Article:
Littlefield descendant shares history of Littlefield House

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David Gracy, George Littlefield’s great-grandnephew, retells the history of the Littlefield House while disproving negative rumors embedded in this historic building’s past.
Photo Credit: Alissa Jae Lazo-Kim | Daily Texan Staff

Beneath old paintings by Alice Littlefield, staircases carved with the family’s initials and old-fashioned olive green furniture lies the story of the mysterious Littlefield House.

The Victorian red mansion on Whitis Avenue was constructed 123 years ago, when George Littlefield, a civil war veteran and cattleman, had the home built for the next generation of Littlefields. George’s great-grandnephew, David Gracy, an information professor emeritus, now serves as the family historian, authoring an upcoming biography of his great-granduncle that he hopes to release for the centennial of George’s death. 

As the oldest building on campus, the Littlefield House currently hosts University events, but for the century prior, the building collected history on the street corner, serving as the home for multiple generations of Littlefields. 

George Littlefield was born in Mississippi in 1842 and moved to Austin in 1883, where he established the American National Bank on Sixth Street and Congress Avenue. 

“In one letter he wrote home from the Civil War, he said he would like to have a ranch in the Austin neighborhood,” Gracy said. “He decided Austin was the best place because it was the center of political life here in Texas. There was a good community of cattlemen, and it was closer to his family.” 

George and his wife, Alice, had the Littlefield House built for $50,000 in 1893 with the hopes that their nieces and nephews would eventually attend the neighboring University. They would remain there for the rest of their lives.

In the early 1900s, the building housed about 30 of Littlefield’s nieces and nephews while they attended UT. Gracy said Littlefield was the patriarch of the family and considered it his responsibility to provide an education for his family’s descendants.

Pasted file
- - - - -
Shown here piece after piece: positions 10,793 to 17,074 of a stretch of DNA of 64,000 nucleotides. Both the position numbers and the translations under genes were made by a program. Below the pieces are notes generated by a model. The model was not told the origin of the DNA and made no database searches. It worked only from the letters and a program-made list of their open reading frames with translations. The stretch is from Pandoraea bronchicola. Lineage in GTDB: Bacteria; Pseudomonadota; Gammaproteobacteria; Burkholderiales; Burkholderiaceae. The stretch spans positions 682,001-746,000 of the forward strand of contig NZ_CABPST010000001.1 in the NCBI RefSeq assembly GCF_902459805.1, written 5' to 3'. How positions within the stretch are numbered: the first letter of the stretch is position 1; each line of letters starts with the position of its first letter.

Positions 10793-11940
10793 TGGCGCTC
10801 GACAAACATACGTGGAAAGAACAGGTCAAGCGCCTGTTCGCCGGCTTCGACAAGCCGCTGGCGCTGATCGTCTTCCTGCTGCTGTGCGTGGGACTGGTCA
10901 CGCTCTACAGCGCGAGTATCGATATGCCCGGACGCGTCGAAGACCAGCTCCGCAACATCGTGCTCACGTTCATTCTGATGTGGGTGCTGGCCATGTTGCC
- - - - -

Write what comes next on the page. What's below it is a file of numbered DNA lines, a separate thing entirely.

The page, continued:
Meanwhile, Littlefield became involved with UT as a donor and served as a regent from 1911 to 1920. His financial contributions began in December 1897 when he opened the home’s doors to University staff and donors for a fundraising meeting. Afterward, he invited some of the attendees to a “bump” in the dining room. 

“According to a report from a student, [they went] into the dining room, [which] was stocked with eggnog and all kinds of Christmas goodies and crystal bowls and dishes,” Gracy said. 

UT took ownership of the house after George and Alice passed away in 1935. According to local historian Jim Nicar, the structure has served various odd purposes since.

“It was used shortly as a sorority house [and] as music practice rooms,” Nicar said. “The most bizarre thing it was used for was during World War II — the Naval ROTC building. There were two anti-aircraft guns on the front lawn. In the attic there was a firing range, and if you go up there you can see the bullet holes from the targets they had.” 

Many rumors and legends surrounding the home have piled up over the last century such as the legend that Littlefield locked his wife in the attic to protect her from the Yankees, something Gracy said is absolutely false.

“There is no basis for that and it trashes the character of those people, not to mention that they did so much for the University,” Gracy said. 

Gracy said he wants his ancestors’ house to be remembered for what it was and for not the untrue stories that surround it. He hopes the verse inscribed on the UT Tower will come true and the truth shall set the house free of its legends.

“I think [the legend exists] because [it’s] the only house on campus, and it is the oldest,” Nicar said. “Campus myths are contagious and prolific on any campus.”